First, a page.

Perhaps the Labour party and their media pals use a new experimental form of maths?

Anonymous said...

It is no longer 'about the white working-class' in the UK. It is about the transformation of Western Europe into god knows what.


Mark said...

Freedland's wording in the Graun article is careful- technically he's correct in saying that the BNP vote went down slightly in the Euro constituencies where they won seats. However, his shocked NuLab readers, deeply immersed in that river in Egypt, will miss the nuance and try to convince themselves that 'those voters' (at least those who abstained) can be 'won back' for The Party with Gordon & Harperson at the helm.

Did John Major have any media cheerleaders in 1996 who were as delusional as this ?

Anonymous said...

If you despise the working-class then what you really hate is Democracy.

Anonymous said...

Fair point Mark, but as you point out Labour figures (such as Alistair Darling) and their compliant media lap dogs arent too fussy about the distinction.

Given the tenor of the last few weeks - all the parties seemingly campaigning on a platform of defeat the BNP and forget the issues - I would expect the greatest effort was expended precisely where the BNP looked strongest.

Could this account for the fall in those areas?

Homophobic Horse said...

The Liberal elite are obsessed with the friggin' BNP because they have a guilty conscience.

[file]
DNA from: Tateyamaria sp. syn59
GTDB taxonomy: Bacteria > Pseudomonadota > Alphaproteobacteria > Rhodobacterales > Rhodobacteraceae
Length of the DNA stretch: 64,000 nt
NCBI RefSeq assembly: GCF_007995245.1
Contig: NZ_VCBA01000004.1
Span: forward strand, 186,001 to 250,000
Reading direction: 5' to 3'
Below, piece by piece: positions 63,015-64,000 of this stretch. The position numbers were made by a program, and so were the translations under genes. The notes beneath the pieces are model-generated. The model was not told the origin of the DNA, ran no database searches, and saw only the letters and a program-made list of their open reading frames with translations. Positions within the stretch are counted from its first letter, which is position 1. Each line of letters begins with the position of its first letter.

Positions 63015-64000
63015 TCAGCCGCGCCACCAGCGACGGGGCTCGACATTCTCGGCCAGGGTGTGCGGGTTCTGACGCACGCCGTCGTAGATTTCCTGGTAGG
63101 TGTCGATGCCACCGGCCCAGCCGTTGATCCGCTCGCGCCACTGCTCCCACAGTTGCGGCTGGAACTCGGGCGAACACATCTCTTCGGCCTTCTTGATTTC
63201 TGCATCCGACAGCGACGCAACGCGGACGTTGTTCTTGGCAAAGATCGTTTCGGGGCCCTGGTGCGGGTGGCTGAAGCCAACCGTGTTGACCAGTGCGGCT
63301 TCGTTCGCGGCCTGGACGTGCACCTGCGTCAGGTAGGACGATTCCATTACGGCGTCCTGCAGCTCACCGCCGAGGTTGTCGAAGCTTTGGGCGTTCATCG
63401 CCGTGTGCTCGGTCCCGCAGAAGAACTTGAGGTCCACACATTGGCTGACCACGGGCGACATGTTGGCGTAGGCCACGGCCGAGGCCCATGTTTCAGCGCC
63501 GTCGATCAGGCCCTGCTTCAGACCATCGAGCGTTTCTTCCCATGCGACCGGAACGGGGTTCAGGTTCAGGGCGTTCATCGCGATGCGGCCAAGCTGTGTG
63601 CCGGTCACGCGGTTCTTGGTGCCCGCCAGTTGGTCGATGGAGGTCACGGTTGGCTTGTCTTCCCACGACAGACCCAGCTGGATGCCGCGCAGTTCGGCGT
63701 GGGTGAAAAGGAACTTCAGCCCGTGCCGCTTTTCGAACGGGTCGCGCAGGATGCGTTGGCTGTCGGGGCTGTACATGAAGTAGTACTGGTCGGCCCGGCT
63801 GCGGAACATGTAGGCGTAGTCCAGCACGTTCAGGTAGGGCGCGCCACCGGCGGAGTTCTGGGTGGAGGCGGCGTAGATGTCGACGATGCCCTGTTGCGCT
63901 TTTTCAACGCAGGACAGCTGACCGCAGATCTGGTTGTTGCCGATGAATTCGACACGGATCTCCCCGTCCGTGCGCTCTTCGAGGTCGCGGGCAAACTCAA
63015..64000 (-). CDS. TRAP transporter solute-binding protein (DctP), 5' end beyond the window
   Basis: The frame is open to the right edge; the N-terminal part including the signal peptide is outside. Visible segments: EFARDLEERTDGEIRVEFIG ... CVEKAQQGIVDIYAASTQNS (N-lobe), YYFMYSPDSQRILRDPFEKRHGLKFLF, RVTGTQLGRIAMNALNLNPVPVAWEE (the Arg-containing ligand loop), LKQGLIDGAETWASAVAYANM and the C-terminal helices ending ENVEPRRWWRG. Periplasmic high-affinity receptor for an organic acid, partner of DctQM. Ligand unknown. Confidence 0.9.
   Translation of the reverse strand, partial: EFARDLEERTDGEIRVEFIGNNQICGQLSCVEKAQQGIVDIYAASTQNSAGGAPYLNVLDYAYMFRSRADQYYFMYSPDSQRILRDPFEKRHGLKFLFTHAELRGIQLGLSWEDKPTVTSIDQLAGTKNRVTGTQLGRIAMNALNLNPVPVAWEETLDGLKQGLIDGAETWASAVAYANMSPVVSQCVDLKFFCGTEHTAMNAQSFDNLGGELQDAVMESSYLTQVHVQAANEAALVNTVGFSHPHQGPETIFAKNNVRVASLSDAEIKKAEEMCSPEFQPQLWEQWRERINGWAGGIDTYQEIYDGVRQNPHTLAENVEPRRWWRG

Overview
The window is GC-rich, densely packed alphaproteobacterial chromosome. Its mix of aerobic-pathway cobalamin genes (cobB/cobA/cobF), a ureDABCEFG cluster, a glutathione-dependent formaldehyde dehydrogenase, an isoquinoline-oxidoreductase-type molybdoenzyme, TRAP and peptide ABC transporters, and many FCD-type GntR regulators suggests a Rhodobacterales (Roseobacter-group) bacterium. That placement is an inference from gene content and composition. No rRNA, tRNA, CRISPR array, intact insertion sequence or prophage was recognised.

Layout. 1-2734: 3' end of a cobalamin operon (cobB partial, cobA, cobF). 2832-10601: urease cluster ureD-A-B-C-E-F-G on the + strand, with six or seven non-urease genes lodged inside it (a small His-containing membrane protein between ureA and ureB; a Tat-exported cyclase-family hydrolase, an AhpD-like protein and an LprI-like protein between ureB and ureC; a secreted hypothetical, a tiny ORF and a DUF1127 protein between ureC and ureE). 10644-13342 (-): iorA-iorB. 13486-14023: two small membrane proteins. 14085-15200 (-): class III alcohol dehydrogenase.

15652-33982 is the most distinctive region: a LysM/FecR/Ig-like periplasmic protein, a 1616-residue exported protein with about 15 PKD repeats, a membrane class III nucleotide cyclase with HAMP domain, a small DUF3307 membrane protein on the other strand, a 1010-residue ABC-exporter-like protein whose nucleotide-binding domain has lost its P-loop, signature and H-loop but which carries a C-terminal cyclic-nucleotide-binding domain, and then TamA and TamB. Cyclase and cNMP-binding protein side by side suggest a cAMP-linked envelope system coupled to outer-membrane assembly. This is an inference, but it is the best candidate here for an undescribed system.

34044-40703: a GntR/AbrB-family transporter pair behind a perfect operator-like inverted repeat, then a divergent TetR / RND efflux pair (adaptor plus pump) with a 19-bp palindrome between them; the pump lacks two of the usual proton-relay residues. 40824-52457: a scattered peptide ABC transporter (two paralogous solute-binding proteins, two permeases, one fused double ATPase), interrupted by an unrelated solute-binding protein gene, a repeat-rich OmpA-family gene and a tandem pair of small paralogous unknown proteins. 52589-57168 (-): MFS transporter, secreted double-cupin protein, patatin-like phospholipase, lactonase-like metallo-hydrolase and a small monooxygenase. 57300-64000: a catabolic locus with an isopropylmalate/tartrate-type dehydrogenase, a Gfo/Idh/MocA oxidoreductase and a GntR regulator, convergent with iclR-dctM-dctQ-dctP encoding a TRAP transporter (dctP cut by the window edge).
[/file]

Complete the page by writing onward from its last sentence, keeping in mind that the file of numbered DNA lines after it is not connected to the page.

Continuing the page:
Moriarty said...

Labour have been much more delusional than usual recently.

There was some Labour numptie discussing their council election result who claimed that Labour's vote was down about 1%, but the Tories by the same strange metric was down 6%, so they had really done much worse.

cleanshaven said...

Was this article really in the Guardian:

Astonishing. Comments off though.

Sgt Troy said...

It's typical of Freedland and the chattering classes generally that they think another dose of patronising glob can appease Labour's lost supporters.

Hatred for Nulab and fear for the future in any case crosses class

UKIP is a waste of space though

Where will Farage be right now?

Pissing it up the wall

Anonymous said...

Agreed about UKIP.

However it still satisfying to note that more than 25% of all votes cast went to explicitly anti-EU parties including UKIP.

Anonymous said...

I was just looking at the results and hadnt quite realsied how scared Labour (and others) must be.

The Labour vote was only 2.5 times that of the BNP. So in the mythical average polling station for every 5 Labour voters walking through, there 2 BNP.

Given that the BNP vote is all but white the margin between Labour & the BNP amongst white voters must be even closer.

Does anyone know of stats on the ethnic voting demographics? Be fascinating to see.

Non-whites vote less on average but when they do...its primarily for Labour. Of course that in no way influences Labour immigration policy.

fellist said...

The idea that Labour can win back the working class White vote when it will continue its policies of race replacement against them - which its backers say it must - is laughable. Griffin is right about the dam having broke.